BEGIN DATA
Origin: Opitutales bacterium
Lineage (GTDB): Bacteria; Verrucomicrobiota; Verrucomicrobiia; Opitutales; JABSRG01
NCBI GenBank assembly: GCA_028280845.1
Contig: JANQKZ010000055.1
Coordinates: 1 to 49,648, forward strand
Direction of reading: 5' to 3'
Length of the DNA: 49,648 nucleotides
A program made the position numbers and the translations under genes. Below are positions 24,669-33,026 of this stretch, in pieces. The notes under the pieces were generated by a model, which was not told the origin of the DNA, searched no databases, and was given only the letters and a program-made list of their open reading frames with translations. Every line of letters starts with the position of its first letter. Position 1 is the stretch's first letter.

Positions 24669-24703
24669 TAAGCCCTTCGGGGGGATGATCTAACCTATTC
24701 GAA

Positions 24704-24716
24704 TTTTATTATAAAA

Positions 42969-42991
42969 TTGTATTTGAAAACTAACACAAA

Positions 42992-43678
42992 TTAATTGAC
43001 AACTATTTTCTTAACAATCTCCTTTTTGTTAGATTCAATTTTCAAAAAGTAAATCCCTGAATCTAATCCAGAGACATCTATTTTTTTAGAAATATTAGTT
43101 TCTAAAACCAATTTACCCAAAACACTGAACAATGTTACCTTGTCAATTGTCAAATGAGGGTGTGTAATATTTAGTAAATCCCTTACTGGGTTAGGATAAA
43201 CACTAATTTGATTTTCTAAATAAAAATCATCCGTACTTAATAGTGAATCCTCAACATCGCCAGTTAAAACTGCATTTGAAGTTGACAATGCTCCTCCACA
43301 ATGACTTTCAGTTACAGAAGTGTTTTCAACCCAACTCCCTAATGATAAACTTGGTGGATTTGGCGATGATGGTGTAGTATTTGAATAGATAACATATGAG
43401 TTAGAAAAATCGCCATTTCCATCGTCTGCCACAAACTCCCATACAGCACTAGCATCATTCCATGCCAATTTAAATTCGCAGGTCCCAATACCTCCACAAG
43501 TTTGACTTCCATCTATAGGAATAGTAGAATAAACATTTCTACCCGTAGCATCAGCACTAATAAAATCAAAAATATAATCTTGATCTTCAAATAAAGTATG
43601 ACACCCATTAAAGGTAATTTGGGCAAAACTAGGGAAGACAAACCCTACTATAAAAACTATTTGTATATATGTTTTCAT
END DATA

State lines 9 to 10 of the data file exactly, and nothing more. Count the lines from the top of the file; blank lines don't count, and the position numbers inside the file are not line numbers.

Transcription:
Positions 24669-24703
24669 TAAGCCCTTCGGGGGGATGATCTAACCTATTC